Thursday, June 30, 2011

Junior High Camp Redux

I am 50-hrmk years old. I lived happily in a foreign country for more than three years, and successfully co-parented four children into adulthood without misplacing any of them. I can (sort of) play the piano and (oh, yeah) tie a cherry stem into a knot with my tongue.

So why, yesterday morning, were my hands sweating when I stepped out of the elevator?

Because I am 12 years old and it was the first day of summer camp again.

I didn't know a soul at this conference, and my normally battened-down social anxiety was in full-on blast mode. Did I have the right clothes? Would anyone sit with me at lunch? Who were the popular kids and could I avoid them? Would I know the right rock stars and buzzwords so that I didn't look like a hick?

But then we set off for the first field trip of the day and a woman from New Jersey fell in step beside me. "Your first time at the conference?" she asked, and by the time we had waited at the stop light for the cautionary don't-even-think-of-walking hand to disappear (and branded ourselves as tourists while all the natives ignored us and the hand), I knew half a dozen things about this Easterner and her school.

Then we arrived, and whoa, I felt like a pilgrim arriving at Mecca. If you're not in the biz, you may not know that the Chronicle of Higher Education is the gold standard for college reporting. In my line of work, if you've gotten your school in the Chronicle, and it doesn't have a headline like "What's Up With Freshmen? Are They All This Stupid?," you're going to be trotting in to ask your boss for a raise.

As it turns out, the editors and reporters are people. HUMAN BEINGS. Who knew? And they were charming and friendly and I left with half a dozen story ideas swirling around in the part of my brain that says "Hey, I bet someone would like to read about this."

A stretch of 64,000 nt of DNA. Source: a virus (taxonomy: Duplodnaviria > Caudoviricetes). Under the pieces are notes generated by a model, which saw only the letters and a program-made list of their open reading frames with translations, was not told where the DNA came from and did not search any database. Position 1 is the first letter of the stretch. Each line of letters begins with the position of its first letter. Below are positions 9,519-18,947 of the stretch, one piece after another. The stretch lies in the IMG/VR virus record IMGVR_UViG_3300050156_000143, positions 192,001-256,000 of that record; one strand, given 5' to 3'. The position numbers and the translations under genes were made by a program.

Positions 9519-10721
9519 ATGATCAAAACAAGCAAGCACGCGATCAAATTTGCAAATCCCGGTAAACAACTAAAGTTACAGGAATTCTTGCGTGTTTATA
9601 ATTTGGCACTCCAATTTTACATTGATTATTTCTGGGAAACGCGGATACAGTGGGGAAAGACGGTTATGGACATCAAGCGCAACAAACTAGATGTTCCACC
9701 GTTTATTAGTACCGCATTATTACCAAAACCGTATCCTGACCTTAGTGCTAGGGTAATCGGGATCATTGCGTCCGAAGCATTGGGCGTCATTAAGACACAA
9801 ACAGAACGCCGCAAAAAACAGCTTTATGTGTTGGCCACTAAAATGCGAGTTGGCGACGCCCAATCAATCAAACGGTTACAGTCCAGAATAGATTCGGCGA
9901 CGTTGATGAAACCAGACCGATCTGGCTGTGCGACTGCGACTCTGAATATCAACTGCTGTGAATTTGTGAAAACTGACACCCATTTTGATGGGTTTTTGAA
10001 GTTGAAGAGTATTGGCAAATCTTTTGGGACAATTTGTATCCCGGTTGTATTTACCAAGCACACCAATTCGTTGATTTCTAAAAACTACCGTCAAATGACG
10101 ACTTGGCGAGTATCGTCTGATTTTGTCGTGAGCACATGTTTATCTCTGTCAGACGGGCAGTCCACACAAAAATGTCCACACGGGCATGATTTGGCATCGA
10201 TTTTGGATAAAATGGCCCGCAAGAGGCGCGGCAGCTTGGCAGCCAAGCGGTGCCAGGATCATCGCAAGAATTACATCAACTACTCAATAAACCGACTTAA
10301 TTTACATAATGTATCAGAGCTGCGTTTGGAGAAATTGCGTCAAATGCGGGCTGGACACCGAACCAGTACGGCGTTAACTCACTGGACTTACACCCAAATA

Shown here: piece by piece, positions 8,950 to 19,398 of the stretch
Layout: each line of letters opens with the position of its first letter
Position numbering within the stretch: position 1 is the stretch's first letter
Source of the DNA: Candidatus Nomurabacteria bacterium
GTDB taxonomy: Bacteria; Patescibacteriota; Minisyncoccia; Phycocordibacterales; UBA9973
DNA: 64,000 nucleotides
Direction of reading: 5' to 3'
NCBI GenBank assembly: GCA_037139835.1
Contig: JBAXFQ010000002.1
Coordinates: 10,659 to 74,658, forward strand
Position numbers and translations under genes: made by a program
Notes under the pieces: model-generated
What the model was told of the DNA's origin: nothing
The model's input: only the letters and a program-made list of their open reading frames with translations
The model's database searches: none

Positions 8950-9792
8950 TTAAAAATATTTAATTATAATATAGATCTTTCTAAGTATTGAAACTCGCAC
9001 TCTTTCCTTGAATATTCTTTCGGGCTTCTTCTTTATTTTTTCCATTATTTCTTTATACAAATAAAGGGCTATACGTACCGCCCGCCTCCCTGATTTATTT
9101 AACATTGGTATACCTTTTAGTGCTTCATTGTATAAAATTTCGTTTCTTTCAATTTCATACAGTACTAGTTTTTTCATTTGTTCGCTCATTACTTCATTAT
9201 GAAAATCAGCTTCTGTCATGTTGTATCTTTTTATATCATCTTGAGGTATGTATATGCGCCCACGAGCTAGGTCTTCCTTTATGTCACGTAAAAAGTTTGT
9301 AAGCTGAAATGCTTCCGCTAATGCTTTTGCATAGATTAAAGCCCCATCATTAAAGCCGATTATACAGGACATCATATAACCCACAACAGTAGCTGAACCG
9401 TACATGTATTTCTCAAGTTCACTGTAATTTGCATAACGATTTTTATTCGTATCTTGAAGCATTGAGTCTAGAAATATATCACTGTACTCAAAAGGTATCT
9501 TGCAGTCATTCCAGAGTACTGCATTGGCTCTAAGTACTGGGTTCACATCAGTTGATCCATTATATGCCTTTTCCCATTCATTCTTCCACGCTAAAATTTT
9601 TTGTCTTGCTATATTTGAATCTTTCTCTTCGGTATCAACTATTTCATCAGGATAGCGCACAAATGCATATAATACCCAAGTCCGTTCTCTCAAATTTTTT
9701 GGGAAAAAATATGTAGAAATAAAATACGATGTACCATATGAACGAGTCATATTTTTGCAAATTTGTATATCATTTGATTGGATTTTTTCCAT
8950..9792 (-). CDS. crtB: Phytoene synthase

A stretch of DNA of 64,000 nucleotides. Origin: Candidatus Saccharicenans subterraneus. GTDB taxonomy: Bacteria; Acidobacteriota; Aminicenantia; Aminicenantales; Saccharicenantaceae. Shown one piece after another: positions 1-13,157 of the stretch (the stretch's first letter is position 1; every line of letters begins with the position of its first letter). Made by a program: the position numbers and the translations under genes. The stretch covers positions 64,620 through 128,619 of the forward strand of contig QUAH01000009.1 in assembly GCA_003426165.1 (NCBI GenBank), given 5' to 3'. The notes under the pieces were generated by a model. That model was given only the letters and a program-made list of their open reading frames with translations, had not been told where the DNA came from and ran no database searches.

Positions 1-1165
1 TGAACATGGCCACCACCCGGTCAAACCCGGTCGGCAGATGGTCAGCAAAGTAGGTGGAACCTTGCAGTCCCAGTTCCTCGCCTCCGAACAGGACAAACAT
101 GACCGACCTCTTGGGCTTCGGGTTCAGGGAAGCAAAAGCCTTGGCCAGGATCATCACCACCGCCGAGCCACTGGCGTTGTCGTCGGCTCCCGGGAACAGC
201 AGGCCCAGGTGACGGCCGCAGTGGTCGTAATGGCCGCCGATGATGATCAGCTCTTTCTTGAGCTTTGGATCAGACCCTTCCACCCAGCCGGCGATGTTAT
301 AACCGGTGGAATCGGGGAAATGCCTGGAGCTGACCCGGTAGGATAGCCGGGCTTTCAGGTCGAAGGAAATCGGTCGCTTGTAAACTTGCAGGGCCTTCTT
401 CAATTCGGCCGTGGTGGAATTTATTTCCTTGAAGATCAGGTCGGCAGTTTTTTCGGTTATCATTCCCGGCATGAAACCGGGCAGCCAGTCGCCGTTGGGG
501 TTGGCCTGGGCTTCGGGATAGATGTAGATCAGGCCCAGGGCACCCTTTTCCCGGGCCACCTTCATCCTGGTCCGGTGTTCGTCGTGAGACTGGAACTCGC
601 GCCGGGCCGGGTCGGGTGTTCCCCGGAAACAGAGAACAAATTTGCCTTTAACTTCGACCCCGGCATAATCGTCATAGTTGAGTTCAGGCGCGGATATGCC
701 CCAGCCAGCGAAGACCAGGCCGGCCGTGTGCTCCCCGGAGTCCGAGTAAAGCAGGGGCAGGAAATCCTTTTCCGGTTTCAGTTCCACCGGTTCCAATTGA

As the day went on I found that I know a lot more than I thought I did, and what do you know, everyone else does pretty much the same thing we do at my college, and hey, this is actually pretty fun.

I think I'll stay another day.

The editor of the Chronicle. A human being.

Tuesday, June 28, 2011

Smart. Aleck.

Husband and I are off to the nation's capital today, where I am attending a conference and he is the trailing spouse who will be sleeping late and reading books while I attend seminars. (Something is wrong with this picture.) This provoked the following instant-message exchange with Boy#1, who is now living in the self-same capital:

One: You all packed?

MomQueenBee: Not even started. I think I'm in denial that I'm leaving for the better part of a week in just a few hours.

One: That's the best plan.

MQB: I keep thinking "I'm going to see One!" and not "My other children need to eat!" or "My flowers need to be watered and will probably die!"

One: Your other children can fend for themselves. So can the flowers.

MQB: Yes, and no. Am I a bad mother that I'm worried about the flowers and dog more than I am about my own offspring?

One: Naw.

MQB: That's a relief.

One: Well, let me rephrase. You're a bad mother for many other reasons.


One: But those aren't near the top of the list.

MQB: Hahaha. Ha. Haha.

One: Not funny?

MQB: Only marginally.

He may have to pick up his own tab when we take him out for his birthday.